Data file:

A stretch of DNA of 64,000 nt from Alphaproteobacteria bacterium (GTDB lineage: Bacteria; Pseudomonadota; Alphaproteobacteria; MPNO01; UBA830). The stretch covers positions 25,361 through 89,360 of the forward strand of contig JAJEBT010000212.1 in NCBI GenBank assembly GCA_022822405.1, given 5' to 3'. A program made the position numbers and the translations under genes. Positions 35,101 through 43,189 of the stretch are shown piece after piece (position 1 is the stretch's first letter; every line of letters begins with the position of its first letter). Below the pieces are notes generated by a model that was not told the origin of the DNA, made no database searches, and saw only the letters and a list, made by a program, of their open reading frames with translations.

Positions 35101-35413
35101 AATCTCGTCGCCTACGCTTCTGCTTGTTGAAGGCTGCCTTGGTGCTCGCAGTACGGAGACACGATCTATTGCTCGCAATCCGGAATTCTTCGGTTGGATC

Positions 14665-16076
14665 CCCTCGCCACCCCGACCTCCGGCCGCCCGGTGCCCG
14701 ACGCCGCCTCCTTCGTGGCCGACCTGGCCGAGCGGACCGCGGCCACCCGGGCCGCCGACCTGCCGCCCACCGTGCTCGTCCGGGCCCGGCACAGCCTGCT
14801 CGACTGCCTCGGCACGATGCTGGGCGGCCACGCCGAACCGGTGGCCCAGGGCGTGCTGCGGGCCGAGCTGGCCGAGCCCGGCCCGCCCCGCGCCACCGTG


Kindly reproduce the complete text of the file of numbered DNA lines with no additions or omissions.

A stretch of DNA of 64,000 nt from Alphaproteobacteria bacterium (GTDB lineage: Bacteria; Pseudomonadota; Alphaproteobacteria; MPNO01; UBA830). The stretch covers positions 25,361 through 89,360 of the forward strand of contig JAJEBT010000212.1 in NCBI GenBank assembly GCA_022822405.1, given 5' to 3'. A program made the position numbers and the translations under genes. Positions 35,101 through 43,189 of the stretch are shown piece after piece (position 1 is the stretch's first letter; every line of letters begins with the position of its first letter). Below the pieces are notes generated by a model that was not told the origin of the DNA, made no database searches, and saw only the letters and a list, made by a program, of their open reading frames with translations.

Positions 35101-35413
35101 AATCTCGTCGCCTACGCTTCTGCTTGTTGAAGGCTGCCTTGGTGCTCGCAGTACGGAGACACGATCTATTGCTCGCAATCCGGAATTCTTCGGTTGGATC

Positions 14665-16076
14665 CCCTCGCCACCCCGACCTCCGGCCGCCCGGTGCCCG
14701 ACGCCGCCTCCTTCGTGGCCGACCTGGCCGAGCGGACCGCGGCCACCCGGGCCGCCGACCTGCCGCCCACCGTGCTCGTCCGGGCCCGGCACAGCCTGCT
14801 CGACTGCCTCGGCACGATGCTGGGCGGCCACGCCGAACCGGTGGCCCAGGGCGTGCTGCGGGCCGAGCTGGCCGAGCCCGGCCCGCCCCGCGCCACCGTG